Steve Gordy's Place
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|Posted on June 29, 2017 at 7:01 AM|
In one of life's many ironies, I wound up having a conversation last week with a hospice doctor. The irony lies in the fact that Faith, Hope, and Dr. Vangelis, my nearly-complete next book, has a hospice doctor as protagonist. He listened with interest to what I told him about the plot and offered some suggestions about "how hospice doctors think." This was a bit of serendipity, as I wasn't there to do research or discuss writing issues. I was there to get shaken up, an expectation that was rewarded.
During our conversation, light poured in through towering windows in a hotel ballroom. The setting: Squaw Valley in the Sierra Nevada range, just a few miles from Lake Tahoe. The occasion: 2017 Carter Center Weekend. For those who don't know, this is a very popular vacation spot for folks from California and Nevada and the resorts were packed with travelers who were there for the hiking, kayaking, snowboarding and skiing (in late June!). The natural beauty of this area is stunning, which can foster a feeling of tranquility, or perhaps awe. It also breeds a sense of tranquility. At such a place, we stand in awe of wonders that exceed the mightiest works of human hands.
There was tranquility, but also concern. Every year, The Carter Center holds a five-day gathering for donors of both money and professional services. We were among the minority of first-timers; the room was packed with those who've made this event a centerpiece of their travel plans. It might seem odd, therefore, that one of the unspoken purposes of the weekend was to shake us up. In his post-presidential life, Jimmy Carter has poured his energies into a variety of good works, focusing primarily in the areas of peacemaking, promoting free elections, and combatting disease. The presentations yanked us out of the affluent trappings of a mountain resort and transported us to distant lands – Ethiopia, Mali, Nigeria, Guatemala – where The Carter Center has active local organizations battling diseases most of us have never heard of: Guinea worm disease, river blindness, trachoma. These were sobering reminders of how many people still live in conditions most of us would consider primitive.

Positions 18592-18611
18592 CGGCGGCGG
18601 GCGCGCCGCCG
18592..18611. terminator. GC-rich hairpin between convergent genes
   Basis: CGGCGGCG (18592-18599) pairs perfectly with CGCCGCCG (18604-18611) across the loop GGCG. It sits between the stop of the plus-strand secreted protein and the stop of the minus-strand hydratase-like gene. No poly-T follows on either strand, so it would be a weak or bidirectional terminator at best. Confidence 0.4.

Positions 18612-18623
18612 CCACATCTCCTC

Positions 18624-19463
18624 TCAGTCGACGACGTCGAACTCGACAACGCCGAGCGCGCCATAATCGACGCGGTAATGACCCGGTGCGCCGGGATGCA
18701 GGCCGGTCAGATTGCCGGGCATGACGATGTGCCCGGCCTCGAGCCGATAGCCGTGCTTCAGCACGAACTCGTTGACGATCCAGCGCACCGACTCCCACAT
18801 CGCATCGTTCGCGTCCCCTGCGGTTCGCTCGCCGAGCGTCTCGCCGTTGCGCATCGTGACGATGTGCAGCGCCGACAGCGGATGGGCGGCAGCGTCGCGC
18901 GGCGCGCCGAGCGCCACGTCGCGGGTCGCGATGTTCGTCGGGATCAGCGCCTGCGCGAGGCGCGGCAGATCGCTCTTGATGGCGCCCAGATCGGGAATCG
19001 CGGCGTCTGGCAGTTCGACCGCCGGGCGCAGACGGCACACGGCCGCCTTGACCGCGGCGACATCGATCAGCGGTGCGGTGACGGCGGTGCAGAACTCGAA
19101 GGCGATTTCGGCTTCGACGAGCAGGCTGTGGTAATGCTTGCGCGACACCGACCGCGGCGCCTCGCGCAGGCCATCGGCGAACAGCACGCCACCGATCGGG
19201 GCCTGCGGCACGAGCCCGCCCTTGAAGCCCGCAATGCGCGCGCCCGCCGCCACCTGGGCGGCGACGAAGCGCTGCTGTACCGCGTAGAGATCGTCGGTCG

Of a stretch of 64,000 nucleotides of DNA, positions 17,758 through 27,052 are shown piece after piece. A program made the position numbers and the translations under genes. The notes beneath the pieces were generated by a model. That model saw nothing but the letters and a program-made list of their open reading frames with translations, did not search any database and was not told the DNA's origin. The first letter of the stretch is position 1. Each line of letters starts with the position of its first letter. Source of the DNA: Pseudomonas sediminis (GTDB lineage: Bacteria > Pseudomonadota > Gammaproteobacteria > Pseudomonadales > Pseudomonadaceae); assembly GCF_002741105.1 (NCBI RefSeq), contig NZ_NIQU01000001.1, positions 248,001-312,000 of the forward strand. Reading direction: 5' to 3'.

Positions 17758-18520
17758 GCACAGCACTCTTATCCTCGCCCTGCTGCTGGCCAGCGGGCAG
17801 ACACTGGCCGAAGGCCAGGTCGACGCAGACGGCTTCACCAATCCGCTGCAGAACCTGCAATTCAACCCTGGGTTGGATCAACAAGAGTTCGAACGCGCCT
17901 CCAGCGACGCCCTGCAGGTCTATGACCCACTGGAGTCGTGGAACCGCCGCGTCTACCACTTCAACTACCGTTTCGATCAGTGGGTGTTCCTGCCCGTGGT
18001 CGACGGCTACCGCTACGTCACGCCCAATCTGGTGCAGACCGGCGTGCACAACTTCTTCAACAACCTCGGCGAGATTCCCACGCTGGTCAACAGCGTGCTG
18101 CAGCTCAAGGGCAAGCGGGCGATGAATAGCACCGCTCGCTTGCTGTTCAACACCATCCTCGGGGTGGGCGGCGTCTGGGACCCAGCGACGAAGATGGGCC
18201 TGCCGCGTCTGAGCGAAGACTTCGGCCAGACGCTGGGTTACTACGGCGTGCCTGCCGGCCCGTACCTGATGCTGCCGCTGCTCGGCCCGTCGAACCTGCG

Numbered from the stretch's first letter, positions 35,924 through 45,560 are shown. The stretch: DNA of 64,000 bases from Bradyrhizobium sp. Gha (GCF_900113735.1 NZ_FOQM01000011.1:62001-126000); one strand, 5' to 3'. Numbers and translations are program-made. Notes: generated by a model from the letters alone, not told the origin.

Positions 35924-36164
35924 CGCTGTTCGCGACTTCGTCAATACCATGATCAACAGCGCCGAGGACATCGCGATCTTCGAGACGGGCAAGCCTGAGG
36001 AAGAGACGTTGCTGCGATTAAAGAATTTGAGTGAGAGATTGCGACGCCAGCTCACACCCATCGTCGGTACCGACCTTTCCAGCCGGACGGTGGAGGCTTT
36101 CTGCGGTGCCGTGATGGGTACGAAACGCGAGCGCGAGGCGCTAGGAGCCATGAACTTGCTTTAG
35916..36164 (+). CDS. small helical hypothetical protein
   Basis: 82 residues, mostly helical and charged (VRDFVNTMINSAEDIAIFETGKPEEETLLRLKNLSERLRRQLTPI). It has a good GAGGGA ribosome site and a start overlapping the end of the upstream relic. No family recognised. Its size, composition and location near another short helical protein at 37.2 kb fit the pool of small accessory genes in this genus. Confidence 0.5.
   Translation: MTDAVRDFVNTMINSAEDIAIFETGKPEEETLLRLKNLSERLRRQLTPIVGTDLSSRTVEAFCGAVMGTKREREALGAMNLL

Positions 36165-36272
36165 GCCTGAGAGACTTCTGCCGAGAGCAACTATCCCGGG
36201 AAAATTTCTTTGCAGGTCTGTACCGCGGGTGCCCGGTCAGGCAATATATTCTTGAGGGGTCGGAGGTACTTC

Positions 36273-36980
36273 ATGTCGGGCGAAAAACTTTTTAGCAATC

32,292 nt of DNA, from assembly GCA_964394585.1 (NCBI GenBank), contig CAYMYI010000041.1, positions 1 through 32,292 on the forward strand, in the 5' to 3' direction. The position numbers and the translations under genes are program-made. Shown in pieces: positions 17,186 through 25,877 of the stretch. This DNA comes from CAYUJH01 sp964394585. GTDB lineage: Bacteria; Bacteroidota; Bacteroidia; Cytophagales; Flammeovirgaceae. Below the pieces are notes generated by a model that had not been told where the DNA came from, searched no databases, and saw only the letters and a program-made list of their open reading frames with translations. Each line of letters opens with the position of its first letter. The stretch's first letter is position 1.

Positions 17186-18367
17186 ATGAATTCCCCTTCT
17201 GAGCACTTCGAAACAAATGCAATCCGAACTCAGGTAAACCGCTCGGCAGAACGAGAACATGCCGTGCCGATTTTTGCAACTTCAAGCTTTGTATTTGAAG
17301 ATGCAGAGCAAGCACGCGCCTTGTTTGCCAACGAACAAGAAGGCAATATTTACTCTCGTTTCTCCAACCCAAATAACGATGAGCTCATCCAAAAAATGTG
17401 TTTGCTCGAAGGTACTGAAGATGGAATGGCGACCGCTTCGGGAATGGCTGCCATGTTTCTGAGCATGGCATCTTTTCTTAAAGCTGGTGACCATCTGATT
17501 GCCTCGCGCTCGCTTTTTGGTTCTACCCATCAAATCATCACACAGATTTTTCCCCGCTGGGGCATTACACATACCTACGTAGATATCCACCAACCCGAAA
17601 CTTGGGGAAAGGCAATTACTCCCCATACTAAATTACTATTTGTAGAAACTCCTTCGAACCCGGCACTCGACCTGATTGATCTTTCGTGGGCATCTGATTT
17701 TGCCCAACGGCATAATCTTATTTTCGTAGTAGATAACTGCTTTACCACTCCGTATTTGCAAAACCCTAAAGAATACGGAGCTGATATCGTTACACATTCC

It's part of the American approach to combat disease by attacking it with massive technological resources. The Carter Center has found that, in societies where poverty prevents the deployment of such resources, relatively simple measures can go a long way. The discussion of battling trachoma, a fly-borne parasitic ailment that can cause both intense pain and total loss of sight, noted with gratitude that pharmaceutical manufacturers have donated hundreds of thousands of doses of antibiotics to fight this malady. At the same time, teams of physician volunteers train local doctors in surgical techniques to prevent blindness and other volunteers dig latrines in places where there have never been sanitation systems.
Occasions like this can cause one to think long and hard about one's values. I'm still wrestling with what I can do, and whether my values are in the right place.